Let’s keep learning!
How To Voice Your Chords Between Your Hands
Something important to note about the intro phrase of this riff is the workload for each hand…
If you break down all the chords you’ll see that your left hand is always playing a (root, 5th, root) chord voicing.
This (root, 5th, root) chord arrangement is what’s known in the rock world as a power chord.
You left hand is always playing a power chord in this lick.
Now, the real workload for this riff is all in your right hand.
Your right hand will be playing all of your chord inversions and extended chords.
Also, your right hand is in charge of the melody notes and fills between each chord.
As you dive deeper into your practice of this riff using the proper fingering and hand separation techniques will make or break your routine.
Be sure that you’re not forcing fingers to play notes they shouldn’t be.
You’ll easily be able to figure out if you’re doing this when you play with a metronome. Often times if you’re rushing notes and getting off the rhythm than you’re using inefficient fingering.
How You Can Grace Like A Pro
Another fun technique that is featured in this riff is something called gracing.
What is gracing? And how should I approach gracing notes?
Well, think of gracing as a quick legato slide from 1 note into the next. The note we’re sliding from is usually a half step or a whole step below the resolution note.
You’re just trying to emphasize the note or chord that you’re sliding into. It’s more about the note you’re resolving into than the grace note itself…
Try your hand at some of the gracing techniques I show you in the video and also try to throw in some grace notes to some licks you already have down.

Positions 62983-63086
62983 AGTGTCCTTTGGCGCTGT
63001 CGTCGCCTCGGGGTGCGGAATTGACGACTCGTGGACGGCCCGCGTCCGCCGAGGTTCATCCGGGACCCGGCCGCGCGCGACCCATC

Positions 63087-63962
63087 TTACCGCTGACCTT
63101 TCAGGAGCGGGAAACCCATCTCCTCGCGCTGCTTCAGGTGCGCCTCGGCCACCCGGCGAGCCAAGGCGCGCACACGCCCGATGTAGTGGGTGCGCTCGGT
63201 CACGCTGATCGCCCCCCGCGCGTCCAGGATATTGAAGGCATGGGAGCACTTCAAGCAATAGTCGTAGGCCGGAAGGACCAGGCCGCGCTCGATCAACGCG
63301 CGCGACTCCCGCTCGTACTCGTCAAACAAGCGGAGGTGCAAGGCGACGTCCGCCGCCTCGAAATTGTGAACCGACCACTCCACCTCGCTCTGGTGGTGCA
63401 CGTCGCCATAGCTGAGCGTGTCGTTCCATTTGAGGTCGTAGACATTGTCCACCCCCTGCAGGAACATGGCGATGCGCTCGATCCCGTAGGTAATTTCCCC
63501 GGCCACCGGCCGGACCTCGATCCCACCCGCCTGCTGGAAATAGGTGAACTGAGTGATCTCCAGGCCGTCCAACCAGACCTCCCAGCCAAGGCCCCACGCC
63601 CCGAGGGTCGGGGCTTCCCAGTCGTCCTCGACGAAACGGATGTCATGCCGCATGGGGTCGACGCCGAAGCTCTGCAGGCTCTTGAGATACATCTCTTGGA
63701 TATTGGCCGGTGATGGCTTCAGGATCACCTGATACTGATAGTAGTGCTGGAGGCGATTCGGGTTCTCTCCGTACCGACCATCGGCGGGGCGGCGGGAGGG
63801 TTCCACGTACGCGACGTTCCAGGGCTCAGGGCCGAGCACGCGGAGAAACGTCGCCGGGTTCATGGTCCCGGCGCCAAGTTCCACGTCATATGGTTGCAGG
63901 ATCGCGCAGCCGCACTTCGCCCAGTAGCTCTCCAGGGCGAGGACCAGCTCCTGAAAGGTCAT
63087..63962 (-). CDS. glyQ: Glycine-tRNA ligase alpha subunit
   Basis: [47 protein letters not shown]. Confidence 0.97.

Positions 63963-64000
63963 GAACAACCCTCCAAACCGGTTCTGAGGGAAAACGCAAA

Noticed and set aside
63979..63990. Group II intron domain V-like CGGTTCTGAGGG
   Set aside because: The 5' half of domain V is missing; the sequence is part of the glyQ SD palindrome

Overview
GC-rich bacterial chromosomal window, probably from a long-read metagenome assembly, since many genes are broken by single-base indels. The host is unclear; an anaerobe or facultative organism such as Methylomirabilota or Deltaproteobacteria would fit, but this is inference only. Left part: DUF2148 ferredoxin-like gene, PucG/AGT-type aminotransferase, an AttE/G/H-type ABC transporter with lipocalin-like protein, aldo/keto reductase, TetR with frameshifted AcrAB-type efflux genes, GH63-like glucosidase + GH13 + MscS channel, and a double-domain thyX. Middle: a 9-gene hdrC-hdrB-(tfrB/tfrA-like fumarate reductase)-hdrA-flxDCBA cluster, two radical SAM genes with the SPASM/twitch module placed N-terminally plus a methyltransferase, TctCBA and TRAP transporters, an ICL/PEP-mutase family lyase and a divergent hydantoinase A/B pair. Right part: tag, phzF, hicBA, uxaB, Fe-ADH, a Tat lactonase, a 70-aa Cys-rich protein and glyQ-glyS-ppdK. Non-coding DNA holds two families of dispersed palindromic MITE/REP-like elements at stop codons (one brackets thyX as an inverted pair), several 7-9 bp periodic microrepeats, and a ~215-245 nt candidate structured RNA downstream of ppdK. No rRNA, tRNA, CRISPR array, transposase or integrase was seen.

It’s a great skill to build and really fun to play around with.
All of these tips are a great foundation for you to start practicing this riff with!
Let’s see what’s next in line for you to discover…
Piano Discoveries That Are Waiting For You!
My ultimate passion is to help you develop into the best piano player you can be!
This, The Way It Is piano lesson is just a small piece of all that this site has to offer you.
Since you’ve made it this far you have to finish learning the middle section of this beautiful riff.
We’ve released part 2 of our “The Way It Is Piano Tutorial” right here. We’ll be covering the middle riff and all kinds of other cool Bruce Hornsby playing tips. Enjoy!
Also, if you enjoyed today’s lesson I know you’ll enjoy learning this Margaritaville Piano Lesson. This is another really fun intro riff for you to explore!
Or, treat yourself to learning this Chariot Piano tutorial or this Imagine Piano lesson.
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Make sure to check back into the site on a regular basis. We frequently post new and useful lessons for you to explore and learn from.
In the meantime, enjoy your practice. If you have any questions or comments about this The Way It Is piano lesson or the video tutorial above please leave your comments in the comments section below.
Although I have been playing all my life and am now nearly 85, I am a great believer in “you’re never too old to keep learning” and I am finding your online lessons very useful.
Durham City, England
I completely agree George and perfectly said on your part. Learning is what makes life exciting.Thanks for your comment and welcome to the site!!
I really appreciate these online courses.Thank you very much.
It’s my pleasure Gerald